05.31.2011 - 06.02.2011
we had a free day in siem reap on tuesday. sharon and i rented bikes for $2/day and set off to see the city! we rode along the river, not realizing til halfway through our ride that it was a one way street the opposite way, oops. we came across a center for physical rehabilitation which was mentioned in our tour information as a possible tourist spot. supposedly they let you come in and learn about what they do there. but i popped my head in and it was more than awkward. they told me they no longer offer the tourist program and the organization is now run by the government. but they said i could just walk around and look. so i kinda stood around watching a therapist work with a man with a prosthetic leg stand on a basketball and another person in a wheel chair who's front end was basically just bike pedals. some therapist nearby finally talked to me and asked me what i did. i told them i was an occupational therapy student (at least soon to be, close enough) and he introduced me to a girl who was a physical therapy student there. he wanted her to talk to me about their program, but she really didn't want to talk. she awkwardly excused herself. all i got out of it was that the school program is 3 years there. so we rode on our merry way, passing through definitely some of the poorer areas. one thing i noticed was the petrol stations consist of a big barrel/drum of petrol with a small glass container on the top. if someone needs to fill up, they attach a rubber hose to the glass container and siphon it into their vehicle (most likely a motorbike). then some stands sold just the bottles of petrol. the bottles were all reused glass bottles of various sizes.
we had breakfast in town at a western style bakery called blue pumpkin. i had some delicious yogurt covered fruit that included dragonfruit and watermelon and i think mango or pineapple. and the most amazing ginger honey tea ever at the end of our bike riding extravaganza, i stopped at an internet cafe which was beyonnnnnd slow. it was only like 50 cents/hr. so can't really complain. but then the power went out, everywhere. i went back to the hotel and the power was out there. so i ate my leftover dinner from the night before and decided to join sharon over at this really nice hotel across the street just to swim in their incredible salt water pool with huge waterfalls. a few others from the group were there too. so we just lazed there in the pool and laying out til the sun descended below the buildings. at that point, i decided to make a shopping trip to the lucky mart grocery store down the street for some snacks for our day long bus ride to phnom penh the next day. i bought some mangosteens (yum!), pringles ha, and some little biscuits with chocolate. i also bought some lychee juice and this really yummy green tea with honey.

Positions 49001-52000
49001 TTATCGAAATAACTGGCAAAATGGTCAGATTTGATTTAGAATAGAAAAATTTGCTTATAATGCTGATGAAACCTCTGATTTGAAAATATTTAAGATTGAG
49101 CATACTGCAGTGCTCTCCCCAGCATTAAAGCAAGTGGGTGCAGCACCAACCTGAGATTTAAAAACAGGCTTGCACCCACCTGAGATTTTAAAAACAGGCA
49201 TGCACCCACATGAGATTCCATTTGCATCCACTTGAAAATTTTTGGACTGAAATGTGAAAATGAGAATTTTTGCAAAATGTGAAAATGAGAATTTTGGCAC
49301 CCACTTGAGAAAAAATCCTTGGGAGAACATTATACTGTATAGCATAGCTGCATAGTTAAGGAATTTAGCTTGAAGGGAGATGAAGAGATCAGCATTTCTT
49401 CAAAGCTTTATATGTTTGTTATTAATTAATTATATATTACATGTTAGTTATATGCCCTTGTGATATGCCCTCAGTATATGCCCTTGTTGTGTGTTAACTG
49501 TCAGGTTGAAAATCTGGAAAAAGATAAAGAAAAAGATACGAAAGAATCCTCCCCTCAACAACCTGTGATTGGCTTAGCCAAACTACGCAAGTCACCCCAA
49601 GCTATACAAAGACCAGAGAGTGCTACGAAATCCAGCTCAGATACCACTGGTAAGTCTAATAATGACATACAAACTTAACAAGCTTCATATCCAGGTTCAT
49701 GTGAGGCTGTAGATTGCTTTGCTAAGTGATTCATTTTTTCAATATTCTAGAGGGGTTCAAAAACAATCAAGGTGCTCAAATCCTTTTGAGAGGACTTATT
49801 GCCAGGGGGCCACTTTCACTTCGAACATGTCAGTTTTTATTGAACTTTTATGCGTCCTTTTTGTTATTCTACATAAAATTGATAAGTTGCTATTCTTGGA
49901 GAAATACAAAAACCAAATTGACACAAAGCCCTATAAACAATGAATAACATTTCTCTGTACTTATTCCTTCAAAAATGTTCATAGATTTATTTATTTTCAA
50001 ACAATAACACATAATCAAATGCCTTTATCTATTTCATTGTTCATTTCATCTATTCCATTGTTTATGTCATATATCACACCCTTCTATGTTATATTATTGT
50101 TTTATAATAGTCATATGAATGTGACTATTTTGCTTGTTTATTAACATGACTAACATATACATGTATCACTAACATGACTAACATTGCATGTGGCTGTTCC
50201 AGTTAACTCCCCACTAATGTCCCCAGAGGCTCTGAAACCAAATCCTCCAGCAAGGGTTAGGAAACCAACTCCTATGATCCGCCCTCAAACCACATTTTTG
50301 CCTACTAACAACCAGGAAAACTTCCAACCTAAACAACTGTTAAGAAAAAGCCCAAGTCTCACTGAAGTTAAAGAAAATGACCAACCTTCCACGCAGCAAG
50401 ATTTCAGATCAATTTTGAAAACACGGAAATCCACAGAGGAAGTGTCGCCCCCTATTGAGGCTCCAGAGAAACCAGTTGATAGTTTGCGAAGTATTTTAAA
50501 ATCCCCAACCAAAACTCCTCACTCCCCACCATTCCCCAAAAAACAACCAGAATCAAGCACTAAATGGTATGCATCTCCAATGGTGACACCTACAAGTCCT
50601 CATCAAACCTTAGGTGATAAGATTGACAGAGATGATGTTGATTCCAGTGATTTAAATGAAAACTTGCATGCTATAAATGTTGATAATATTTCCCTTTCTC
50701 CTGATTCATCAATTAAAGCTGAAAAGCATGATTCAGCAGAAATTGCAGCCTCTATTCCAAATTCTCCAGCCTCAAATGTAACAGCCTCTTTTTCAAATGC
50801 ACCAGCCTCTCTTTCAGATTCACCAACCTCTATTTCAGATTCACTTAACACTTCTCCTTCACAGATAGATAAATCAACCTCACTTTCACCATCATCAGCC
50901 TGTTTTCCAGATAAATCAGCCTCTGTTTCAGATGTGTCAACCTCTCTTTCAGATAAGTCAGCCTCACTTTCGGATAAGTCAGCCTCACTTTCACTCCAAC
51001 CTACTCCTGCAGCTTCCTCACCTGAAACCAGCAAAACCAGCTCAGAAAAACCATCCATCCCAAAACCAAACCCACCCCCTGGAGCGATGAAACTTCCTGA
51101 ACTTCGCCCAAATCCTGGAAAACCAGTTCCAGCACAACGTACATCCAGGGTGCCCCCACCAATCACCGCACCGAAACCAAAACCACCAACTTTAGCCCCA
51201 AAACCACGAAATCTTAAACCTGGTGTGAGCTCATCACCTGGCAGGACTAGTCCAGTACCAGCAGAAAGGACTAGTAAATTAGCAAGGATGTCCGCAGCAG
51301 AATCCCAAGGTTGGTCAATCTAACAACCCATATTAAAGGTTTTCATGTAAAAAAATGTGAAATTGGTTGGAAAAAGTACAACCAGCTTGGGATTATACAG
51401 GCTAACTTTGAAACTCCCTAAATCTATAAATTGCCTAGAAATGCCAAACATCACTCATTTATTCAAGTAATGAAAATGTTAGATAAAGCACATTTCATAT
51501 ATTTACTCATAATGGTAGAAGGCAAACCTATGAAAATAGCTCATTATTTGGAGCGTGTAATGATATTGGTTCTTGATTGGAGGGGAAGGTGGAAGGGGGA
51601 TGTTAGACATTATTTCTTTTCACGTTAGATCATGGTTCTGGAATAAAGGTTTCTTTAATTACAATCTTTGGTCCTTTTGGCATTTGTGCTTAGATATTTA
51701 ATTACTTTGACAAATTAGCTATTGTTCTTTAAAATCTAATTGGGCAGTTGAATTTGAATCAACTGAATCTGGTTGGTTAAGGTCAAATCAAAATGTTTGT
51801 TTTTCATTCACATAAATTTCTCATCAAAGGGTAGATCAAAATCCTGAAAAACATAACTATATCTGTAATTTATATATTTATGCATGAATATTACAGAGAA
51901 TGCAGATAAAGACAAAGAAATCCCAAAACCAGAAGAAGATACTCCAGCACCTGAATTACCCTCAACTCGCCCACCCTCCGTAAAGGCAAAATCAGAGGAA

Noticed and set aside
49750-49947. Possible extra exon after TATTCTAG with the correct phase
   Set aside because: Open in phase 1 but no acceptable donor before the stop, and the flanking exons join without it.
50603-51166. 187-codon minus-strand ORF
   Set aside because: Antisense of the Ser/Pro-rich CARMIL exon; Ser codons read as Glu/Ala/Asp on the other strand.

i joined allison and her brother rich (from australia) in a tuk tuk over to the orphanage for the khmer dancing show they put on there every night. the show is free, but obviously donations are accepted. an australian lady who is a volunteer there gave us a tour and introduction of the place before the show started. they are trying to start up a productive farm to make more money and to help the kids gain skills. but that is just starting. otherwise, the org is pretty basic: they have two rudimentary classrooms for the kids (70 kids in total!) the kids are not always orphans - they can be from really impoverished single family homes, or have some sort of disability. the wore the cutest costumes for their performance which was really impressive. they danced traditional dances like we'd seen the night before at our dinner show in town. some kids accompanied on instruments and 2 kids even sang. they were really good too. afterwards, they let us jump in and take photos with them and just talk to them and play games. they were all so cute and funny and really friendly. one little boy was my favorite - he had painted a fake soul patch on his chin for the show. i played some clapping games with a couple little girls, and took tons of photos. sadly my camera battery was dying, so i had to ration photos, but allison and rich got a bunch of good shots. i'll have to get them from them. it was sad to leave the grounds cause the kids all followed us out and waved good bye and would tug on your shirt sleeves. they weren't really sad looking, but you could tell it's not easy for them. overall though they seem well cared for and really happy. they're like a biiig family.